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Is this ptsd related?

Discussion in 'Supporter (Anonymous)' started by Seji, Oct 5, 2017.

  1. Acaw

    Acaw Anonymous

    Males and females naturally communicate much differently to begin with. Then add years of tragic and traumatic events and the communication gets even more scattered and tattered. I really dig the chicken pecking explanation, as a sufferer, it truly does feel like being pecked at, at times, to try to help others better understand. I simply don't have the energy and resources to pull from in order to support myself at times, much less find enough for everyone else who is supposedly higher functioning than I am yet still claims they just can't "get" me. A friend once suggested checking out a book called The Five Love Languages and it really opened my eyes to how different every individual's needs are. Be it romantically or otherwise. We think we can pick up what another is feeling, but we're really only picking up on our perceived understanding based on how we've always felt about things in our own circumstances.
    +littlebird and Buttercup like this.
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  3. Ijot

    Ijot Anonymous

    The male female thing is another aspect. So true! I'll check out that book. Sounds like a good one.
  4. Remiwo

    Remiwo Anonymous

    Honestly he usually figures it out before I do these days, but we have been together a long time so he knows the signs. I'm notorious for just taking off, so it took a long time for us to come to a place where I could stay home and still isolate.

    You do need to set some ground rules, but you have to wait for him to be ready. As I think you have gathered by the responses, you can't have a rational conversation when hes like this. Once he is grounded again you can have a talk about what you BOTH need when things get to be too much and what you want that to look like. But -- He may not know what he needs other than "leave me alone.' I never do. I just know I can't breathe and need space. So our agreement is that I'm able to take off, but I have to call him at least once a day to tell him I'm safe.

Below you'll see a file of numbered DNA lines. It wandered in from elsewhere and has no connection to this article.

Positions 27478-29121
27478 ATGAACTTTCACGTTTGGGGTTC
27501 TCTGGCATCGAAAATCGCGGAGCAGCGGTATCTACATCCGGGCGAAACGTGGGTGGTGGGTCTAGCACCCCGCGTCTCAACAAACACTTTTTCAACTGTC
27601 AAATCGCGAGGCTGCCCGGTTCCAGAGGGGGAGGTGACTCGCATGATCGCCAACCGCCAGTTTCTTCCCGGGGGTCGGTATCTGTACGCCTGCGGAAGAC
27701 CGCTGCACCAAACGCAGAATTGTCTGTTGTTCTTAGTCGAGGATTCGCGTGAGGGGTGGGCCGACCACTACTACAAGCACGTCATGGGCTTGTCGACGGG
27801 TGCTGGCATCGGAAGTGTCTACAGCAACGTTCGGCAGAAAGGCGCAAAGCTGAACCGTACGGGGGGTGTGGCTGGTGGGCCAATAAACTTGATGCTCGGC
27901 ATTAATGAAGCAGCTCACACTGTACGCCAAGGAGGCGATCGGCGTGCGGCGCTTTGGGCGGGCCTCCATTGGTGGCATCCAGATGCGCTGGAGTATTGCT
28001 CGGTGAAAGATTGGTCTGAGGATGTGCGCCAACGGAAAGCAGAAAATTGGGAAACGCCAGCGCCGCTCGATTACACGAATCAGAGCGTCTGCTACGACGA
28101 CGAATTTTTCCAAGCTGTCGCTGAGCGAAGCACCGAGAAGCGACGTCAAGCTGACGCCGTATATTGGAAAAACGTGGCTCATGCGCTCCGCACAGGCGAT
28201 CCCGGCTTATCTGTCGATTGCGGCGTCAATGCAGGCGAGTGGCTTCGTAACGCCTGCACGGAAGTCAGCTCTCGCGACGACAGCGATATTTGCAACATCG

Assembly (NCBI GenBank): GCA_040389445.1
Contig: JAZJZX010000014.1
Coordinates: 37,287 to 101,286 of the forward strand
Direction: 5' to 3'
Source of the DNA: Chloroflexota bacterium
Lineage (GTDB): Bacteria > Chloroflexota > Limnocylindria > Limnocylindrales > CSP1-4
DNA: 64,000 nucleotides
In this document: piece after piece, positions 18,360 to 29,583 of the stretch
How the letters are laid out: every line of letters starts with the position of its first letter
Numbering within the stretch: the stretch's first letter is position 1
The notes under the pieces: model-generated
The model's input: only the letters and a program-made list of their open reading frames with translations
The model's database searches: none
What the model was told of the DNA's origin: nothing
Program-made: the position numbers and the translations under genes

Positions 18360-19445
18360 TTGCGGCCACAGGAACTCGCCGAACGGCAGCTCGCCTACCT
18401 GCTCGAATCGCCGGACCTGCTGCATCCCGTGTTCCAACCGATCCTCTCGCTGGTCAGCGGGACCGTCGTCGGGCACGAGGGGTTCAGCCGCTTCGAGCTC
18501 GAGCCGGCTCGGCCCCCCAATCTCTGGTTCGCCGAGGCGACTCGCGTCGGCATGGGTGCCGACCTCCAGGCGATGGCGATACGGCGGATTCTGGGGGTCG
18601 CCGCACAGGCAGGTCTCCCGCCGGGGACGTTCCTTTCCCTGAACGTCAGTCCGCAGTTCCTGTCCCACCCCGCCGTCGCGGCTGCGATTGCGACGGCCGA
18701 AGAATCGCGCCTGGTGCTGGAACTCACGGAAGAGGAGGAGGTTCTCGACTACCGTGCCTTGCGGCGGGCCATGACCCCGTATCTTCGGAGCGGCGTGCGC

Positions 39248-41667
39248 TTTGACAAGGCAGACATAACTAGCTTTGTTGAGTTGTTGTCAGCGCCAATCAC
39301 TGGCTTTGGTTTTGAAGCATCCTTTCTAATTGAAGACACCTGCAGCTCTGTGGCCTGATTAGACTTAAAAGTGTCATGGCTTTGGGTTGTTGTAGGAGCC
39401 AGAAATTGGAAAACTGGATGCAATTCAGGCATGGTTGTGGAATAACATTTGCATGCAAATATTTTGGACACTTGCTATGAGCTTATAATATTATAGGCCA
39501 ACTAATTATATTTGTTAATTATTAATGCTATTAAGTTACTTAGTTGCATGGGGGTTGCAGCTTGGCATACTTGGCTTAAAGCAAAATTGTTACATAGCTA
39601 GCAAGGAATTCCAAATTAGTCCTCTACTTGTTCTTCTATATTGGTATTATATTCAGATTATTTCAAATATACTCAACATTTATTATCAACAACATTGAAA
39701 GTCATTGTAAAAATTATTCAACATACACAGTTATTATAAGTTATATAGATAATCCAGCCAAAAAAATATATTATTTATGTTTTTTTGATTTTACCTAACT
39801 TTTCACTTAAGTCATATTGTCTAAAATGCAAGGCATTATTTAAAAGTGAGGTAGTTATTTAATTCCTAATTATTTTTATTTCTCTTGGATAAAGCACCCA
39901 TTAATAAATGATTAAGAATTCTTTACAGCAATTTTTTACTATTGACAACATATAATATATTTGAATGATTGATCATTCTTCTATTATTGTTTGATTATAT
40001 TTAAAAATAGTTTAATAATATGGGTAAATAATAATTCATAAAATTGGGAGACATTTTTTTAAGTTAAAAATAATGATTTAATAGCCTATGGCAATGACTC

Also, if he's not in counseling you may want to rethink the whole thing. You CANNOT fix him. It takes the help of professionals, the sufferer has to be willing to do the work, and it takes a long time.... .
    scout86 likes this.
  5. Fava

    Fava Anonymous

    I'm so glad you shared this. It applies to me and my sufferer.
    Freida likes this.
  6. Usah

    Usah Anonymous

    Speaking just for myself, work saves my life. I love what I do, it's totally absorbing, and it means I don't have to think about anything else. If it doesn't require too many people skills, that kind of thing is a great place to hide.
  7. Itib

    Itib Anonymous

    You have so many questions. And there is no set answer to any of them. People in ltr with PTSD in the mix learn from trial and error.

    Read around the supporters forums most if not all of your questions will be answered. But not always to your liking.

    I do know one thing though if your friend is isolating you need to let him do it without blaming him or making it about yourself. It's his way of coping with his stress. If it's not something you can deal with you may want to rethink this relationship.

    Use the "search forums" feature, you can look up any topic you may be dealing with.

    Best of luck.
    Freida and EveHarrington like this.